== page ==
Thursday, April 7, 2016

1066 etc.

We spent the last few days of our trip in Rye, a town I think of as in Kent even though it just slides over the border into East Sussex. Kent is the setting for much of TWTSML, and when I came to Kent for research, in spring of 2012, we stayed at the George in Rye. That's a hotel I've seen mentioned in more than one work of either historical fiction or once-contemporary fiction that became historical (because it was written so long ago), and it's also the bomb, very old and quaint while at the same time modernized, elegant, and comfortable. This trip, the George was inconveniently fully booked, so we stayed instead at the Mermaid. I'd been to the Mermaid for drinks before--its bar is rather famous both for being very old and for formerly being a hotbed of coastal smuggling. A sign outside the Mermaid says "rebuilt in 1420," but parts of the hotel are much older than that, including, by all appearances, the mattress on our bed. The floors tilted impressive amounts, none of the walls were plumb, the en suite included bathtubs but not showers, and I was the only member of our family who didn't have to continually duck to avoid smacking my head on the lintels. That said, the place is really charming, the bar excellent, the food fantastic, and although the bed did slope downhill and the mattress really was uncomfortable, I slept extremely well, soothed, no doubt, by the enormous pigeons roosting on the windowsills.

When we drove out of London Thursday night (my son very conveniently does not have classes on Friday) and reached the green hills and marshes of Kent, my husband said to me, "Your characters have come home." That was exactly how I felt. I myself feel more at home in Ireland, or South Africa, but Ada and Jamie are home in Kent, and always will be, and I feel them palpably there.

On Saturday we went to Dover Castle, a huge sprawling complex atop the cliffs, which contains the remains of a Roman lighthouse, a fully-functional tower from the time of Henry II, (he's the one married to Eleanor of Aquitane, but she wasn't imprisoned in this particular tower. I asked), and the command post from which the British navy ran Operation Dynamo, the rescue of troops from Dunkirk during World War II.  The gift shop for the WWII part of the castle had Goodnight Mr. Tom and Code Name Verity side-by-side; I hope someone will squish them over to make room for TWTSML, which is coming out in the UK on May 16th.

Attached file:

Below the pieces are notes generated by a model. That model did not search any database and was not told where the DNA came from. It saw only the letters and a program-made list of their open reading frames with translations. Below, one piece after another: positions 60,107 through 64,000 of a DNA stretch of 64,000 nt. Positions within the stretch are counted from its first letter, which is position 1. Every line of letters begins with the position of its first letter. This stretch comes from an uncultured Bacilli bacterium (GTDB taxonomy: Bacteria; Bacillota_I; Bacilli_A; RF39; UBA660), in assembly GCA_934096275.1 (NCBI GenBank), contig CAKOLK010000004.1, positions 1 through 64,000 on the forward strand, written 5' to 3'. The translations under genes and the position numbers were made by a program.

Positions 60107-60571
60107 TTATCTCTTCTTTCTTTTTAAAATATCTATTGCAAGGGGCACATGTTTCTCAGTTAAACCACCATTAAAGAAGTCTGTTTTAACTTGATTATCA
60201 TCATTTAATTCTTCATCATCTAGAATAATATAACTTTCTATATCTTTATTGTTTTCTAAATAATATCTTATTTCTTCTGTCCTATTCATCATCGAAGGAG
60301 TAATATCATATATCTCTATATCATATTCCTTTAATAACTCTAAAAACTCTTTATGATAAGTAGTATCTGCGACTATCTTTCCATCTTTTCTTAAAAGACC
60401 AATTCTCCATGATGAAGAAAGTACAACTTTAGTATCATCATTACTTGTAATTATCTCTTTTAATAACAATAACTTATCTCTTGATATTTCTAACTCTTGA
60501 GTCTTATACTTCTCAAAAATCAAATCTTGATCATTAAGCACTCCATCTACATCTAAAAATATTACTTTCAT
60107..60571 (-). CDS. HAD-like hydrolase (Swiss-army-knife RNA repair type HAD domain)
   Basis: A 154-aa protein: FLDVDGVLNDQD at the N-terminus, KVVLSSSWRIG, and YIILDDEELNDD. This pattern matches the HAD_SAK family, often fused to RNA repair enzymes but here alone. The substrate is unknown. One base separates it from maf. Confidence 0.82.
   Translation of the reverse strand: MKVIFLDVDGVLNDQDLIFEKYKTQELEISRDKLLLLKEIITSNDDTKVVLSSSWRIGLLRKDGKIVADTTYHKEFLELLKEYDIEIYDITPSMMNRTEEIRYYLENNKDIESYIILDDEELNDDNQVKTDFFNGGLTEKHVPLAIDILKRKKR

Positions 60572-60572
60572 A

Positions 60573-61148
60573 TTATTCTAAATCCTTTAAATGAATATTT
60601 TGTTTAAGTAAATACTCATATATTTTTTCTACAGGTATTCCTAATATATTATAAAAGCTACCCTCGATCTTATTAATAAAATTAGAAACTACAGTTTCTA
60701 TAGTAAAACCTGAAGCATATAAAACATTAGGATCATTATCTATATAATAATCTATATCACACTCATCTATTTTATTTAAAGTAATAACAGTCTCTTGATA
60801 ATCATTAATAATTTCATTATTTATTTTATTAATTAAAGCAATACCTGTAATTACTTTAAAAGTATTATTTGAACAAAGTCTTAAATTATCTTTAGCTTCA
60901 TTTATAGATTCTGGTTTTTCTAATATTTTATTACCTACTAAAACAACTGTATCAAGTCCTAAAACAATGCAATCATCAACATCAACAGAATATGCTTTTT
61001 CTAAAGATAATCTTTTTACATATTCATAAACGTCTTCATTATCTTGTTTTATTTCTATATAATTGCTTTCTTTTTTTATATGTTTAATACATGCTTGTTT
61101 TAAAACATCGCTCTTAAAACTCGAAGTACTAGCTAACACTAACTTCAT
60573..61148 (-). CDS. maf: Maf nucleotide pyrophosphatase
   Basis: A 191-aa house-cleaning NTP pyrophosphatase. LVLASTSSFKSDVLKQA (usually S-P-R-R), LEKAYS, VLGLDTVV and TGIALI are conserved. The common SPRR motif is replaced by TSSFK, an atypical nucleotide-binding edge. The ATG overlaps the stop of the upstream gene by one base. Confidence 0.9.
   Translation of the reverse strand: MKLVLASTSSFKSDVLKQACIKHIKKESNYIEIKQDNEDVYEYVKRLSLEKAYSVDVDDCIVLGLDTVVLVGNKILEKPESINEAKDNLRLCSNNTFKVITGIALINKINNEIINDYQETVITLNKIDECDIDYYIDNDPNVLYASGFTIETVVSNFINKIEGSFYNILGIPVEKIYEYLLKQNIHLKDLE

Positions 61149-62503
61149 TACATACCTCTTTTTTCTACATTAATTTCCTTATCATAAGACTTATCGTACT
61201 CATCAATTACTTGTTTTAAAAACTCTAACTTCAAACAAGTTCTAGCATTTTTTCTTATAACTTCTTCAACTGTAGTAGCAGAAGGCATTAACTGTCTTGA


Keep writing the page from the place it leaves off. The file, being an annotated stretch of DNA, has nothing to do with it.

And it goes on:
That was Saturday. Friday my husband and son played golf at Rye, a course they truly love. I cast about for something for my daughter and I to do--we could have amused ourselves quite well in Rye, which is a medieval hill town with an ancient tower and a very nice old church, and also an excellent bookstore--but I wanted to make sure we weren't missing anything very cool nearby, since unlike our last visit I didn't have a research agenda. And lo, only 20 miles away, Battle Abbey, the site of the Battle of Hastings, which was, you know, fought in 1066. William the Conqueror. The Bayeux tapestry recounts the battle. And if you really want to wind my daughter up, show her some medieval weapons and let her imagine battle plans. In the visitor center we started with a brief film describing the battle; when the narrator said, "The English broke ranks--" my daughter groaned. "Never break ranks," she said. "You idiots."

After the battle, the pope got a little salty with William the Conqueror, even though he'd previously sided with him in the fight, and directed him to do penance for killing King Harald by building an abbey on the battlefield site. Supposedly the altar marked the spot where Harald fell. The altar itself fell later, when the entire church was destroyed following the dissolution under Henry VIII, but big chunks of the abbey remain; parts became a country estate and are now a boarding school (the students were on Easter break.) Most of the actual battlefield is still an open, sloping field: no one ever built on it, or leveled it for sports fields, or anything, for the last 950 years. Astonishing to think about all that.

That was our trip. The highlights, anyhow. I'm back in Bristol now, where life is resuming its normal rhythms. I've ridden my horse, re-established my yoga practice, folded all the laundry and balanced the checkbook. Now I have to tackle something intimidating: the computer I used for writing, eight or perhaps nine years old, is breaking down. I've bought a new one. Today I have to take it out of the box.

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